It’s hard to argue with Brendan I. Koerner who, in his 2006 piece for The New York Times, says “The store-bought paperweight is something of a metaphor for pointlessness, since any object heavier than a few ounces can prevent documents from blowing away. The water-filled globes sold at souvenir shops may be explicitly intended to keep papers in place, but that doesn't mean they perform the task any better than a hunk of gravel or an old alkaline battery.”
Still, they’re a craft fair and gift shop staple, a classic desktop bauble, and gift for any occasion. They come in all shapes and sizes, and at all prices, ranging from the low-end office supply store model to the $425 sterling silver version from Tiffany & Co, to the ones that have sold for thousands of dollars at auction houses. There’s even a Paperweight Collectors Association.
So where do these ubiquitous objects come from?
The invention of paper has been traced back to 105 CE, during the Han dynasty (206 BCE to 220 CE) in China, so it stands to reason that the paperweight would soon follow. Listed in the Catalogue of the Collection of Chinese Exhibits at the Louisiana Purchase Exposition, St. Louis, 1904 are a number of paperweights; the earliest, made from white jade and shaped like real and mythical beasts, dates as far back as the Han dynasty. In Wei Zhang’s The Four Treasures: Inside the Scholar’s Studio, he explains the four key tools for classical Chinese scholars: the writing brush, the ink stone, the ink stick, and paper. He also notes that while they weren’t among the top four treasures, paperweights were also common tools in the scholars’ studios.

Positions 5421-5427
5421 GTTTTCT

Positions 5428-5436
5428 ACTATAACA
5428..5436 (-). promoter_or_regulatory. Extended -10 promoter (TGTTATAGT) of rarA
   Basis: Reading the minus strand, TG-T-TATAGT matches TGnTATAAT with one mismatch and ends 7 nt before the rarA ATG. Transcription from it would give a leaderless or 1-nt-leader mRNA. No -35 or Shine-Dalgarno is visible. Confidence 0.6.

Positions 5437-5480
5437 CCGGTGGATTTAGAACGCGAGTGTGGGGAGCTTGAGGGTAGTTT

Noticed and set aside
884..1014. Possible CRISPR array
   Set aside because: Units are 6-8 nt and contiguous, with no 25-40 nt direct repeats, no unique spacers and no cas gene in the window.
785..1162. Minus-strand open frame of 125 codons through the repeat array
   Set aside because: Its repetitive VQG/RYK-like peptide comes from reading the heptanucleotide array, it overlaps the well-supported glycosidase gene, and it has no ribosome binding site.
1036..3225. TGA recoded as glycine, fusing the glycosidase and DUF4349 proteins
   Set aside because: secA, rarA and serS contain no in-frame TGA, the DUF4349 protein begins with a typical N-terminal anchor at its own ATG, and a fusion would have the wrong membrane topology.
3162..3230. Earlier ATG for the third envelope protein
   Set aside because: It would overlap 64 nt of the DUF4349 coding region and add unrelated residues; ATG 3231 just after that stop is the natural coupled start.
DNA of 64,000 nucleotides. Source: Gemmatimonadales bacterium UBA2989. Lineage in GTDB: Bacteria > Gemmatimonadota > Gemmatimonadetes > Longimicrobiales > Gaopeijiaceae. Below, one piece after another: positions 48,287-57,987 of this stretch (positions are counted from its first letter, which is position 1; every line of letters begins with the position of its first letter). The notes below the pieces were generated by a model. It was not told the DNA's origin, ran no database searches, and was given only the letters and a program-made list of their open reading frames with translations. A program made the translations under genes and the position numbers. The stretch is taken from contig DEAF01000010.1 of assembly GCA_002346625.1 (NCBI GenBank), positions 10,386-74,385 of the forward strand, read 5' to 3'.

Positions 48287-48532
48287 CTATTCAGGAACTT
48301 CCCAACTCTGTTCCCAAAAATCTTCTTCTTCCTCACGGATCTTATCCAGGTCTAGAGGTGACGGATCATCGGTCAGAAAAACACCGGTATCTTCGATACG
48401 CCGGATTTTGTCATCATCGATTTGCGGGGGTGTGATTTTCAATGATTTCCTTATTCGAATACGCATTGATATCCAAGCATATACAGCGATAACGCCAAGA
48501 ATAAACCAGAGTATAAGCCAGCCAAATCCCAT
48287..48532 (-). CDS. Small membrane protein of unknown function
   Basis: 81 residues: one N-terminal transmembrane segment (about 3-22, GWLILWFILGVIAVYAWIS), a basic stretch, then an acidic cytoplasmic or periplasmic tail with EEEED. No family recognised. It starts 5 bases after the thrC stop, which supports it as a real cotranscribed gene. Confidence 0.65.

By the 18th and 19th centuries, the paperweight’s popularity had grown beyond China, reaching to other parts of Asia, Europe, and the United States. The Oxford English Dictionary places the first written usage of the word “paperweight” in an 1822 auction listing from The Times (London), while Oxford Art Online’s "paperweight" entry says they were introduced around 1830 in Bohemia (modern day Czech Republic) and then first made in Europe in 1845 by Venetian glass artist Pietro Bigaglia.
The Corning Museum of Glass cites the presentation of these Venetian works at the Vienna Industrial Exposition in 1845 and those displayed by artists at the 1851 Great Exhibition of the Industry of All Nations held in London as primary reasons behind the glass weight trend.
But if you’re ever meeting with a collector or browsing an estate sale, make sure to study up on the three big names in paperweights: Clichy, Saint-Louis, and Baccarat. All three French glass companies began creating paperweights during the 19th century, and some of their original pieces can go for over $100,000 at auction. Who knows, that paperweight on your grandparents’ mantle may be all you need to get out of debt (and then some).